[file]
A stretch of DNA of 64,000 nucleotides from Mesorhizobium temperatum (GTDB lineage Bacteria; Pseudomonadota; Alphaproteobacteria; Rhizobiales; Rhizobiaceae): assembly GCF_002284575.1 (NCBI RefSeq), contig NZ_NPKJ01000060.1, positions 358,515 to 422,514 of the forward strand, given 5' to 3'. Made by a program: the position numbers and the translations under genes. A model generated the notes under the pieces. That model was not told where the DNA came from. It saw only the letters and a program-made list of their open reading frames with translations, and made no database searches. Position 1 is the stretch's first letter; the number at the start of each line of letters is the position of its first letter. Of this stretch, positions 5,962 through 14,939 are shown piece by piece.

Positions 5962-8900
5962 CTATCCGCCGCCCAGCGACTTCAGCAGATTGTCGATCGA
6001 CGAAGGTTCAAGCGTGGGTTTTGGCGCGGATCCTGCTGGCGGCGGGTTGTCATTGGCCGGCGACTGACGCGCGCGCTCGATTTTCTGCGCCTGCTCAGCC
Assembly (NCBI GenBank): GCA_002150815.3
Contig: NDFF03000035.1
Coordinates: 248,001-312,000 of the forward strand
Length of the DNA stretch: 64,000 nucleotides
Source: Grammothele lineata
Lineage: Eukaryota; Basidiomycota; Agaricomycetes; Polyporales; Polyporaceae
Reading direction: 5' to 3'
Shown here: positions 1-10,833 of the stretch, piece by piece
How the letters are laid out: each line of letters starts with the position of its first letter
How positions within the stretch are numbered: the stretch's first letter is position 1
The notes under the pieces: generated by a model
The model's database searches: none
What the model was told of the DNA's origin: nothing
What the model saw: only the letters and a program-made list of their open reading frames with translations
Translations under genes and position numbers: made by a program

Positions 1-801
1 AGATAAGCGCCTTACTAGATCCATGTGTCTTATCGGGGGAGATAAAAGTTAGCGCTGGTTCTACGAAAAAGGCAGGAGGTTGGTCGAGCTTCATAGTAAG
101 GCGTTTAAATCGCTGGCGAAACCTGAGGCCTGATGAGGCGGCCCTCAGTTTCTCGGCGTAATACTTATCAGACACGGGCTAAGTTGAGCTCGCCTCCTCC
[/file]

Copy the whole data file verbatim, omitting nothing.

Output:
A stretch of DNA of 64,000 nucleotides from Mesorhizobium temperatum (GTDB lineage Bacteria; Pseudomonadota; Alphaproteobacteria; Rhizobiales; Rhizobiaceae): assembly GCF_002284575.1 (NCBI RefSeq), contig NZ_NPKJ01000060.1, positions 358,515 to 422,514 of the forward strand, given 5' to 3'. Made by a program: the position numbers and the translations under genes. A model generated the notes under the pieces. That model was not told where the DNA came from. It saw only the letters and a program-made list of their open reading frames with translations, and made no database searches. Position 1 is the stretch's first letter; the number at the start of each line of letters is the position of its first letter. Of this stretch, positions 5,962 through 14,939 are shown piece by piece.

Positions 5962-8900
5962 CTATCCGCCGCCCAGCGACTTCAGCAGATTGTCGATCGA
6001 CGAAGGTTCAAGCGTGGGTTTTGGCGCGGATCCTGCTGGCGGCGGGTTGTCATTGGCCGGCGACTGACGCGCGCGCTCGATTTTCTGCGCCTGCTCAGCC
Assembly (NCBI GenBank): GCA_002150815.3
Contig: NDFF03000035.1
Coordinates: 248,001-312,000 of the forward strand
Length of the DNA stretch: 64,000 nucleotides
Source: Grammothele lineata
Lineage: Eukaryota; Basidiomycota; Agaricomycetes; Polyporales; Polyporaceae
Reading direction: 5' to 3'
Shown here: positions 1-10,833 of the stretch, piece by piece
How the letters are laid out: each line of letters starts with the position of its first letter
How positions within the stretch are numbered: the stretch's first letter is position 1
The notes under the pieces: generated by a model
The model's database searches: none
What the model was told of the DNA's origin: nothing
What the model saw: only the letters and a program-made list of their open reading frames with translations
Translations under genes and position numbers: made by a program

Positions 1-801
1 AGATAAGCGCCTTACTAGATCCATGTGTCTTATCGGGGGAGATAAAAGTTAGCGCTGGTTCTACGAAAAAGGCAGGAGGTTGGTCGAGCTTCATAGTAAG
101 GCGTTTAAATCGCTGGCGAAACCTGAGGCCTGATGAGGCGGCCCTCAGTTTCTCGGCGTAATACTTATCAGACACGGGCTAAGTTGAGCTCGCCTCCTCC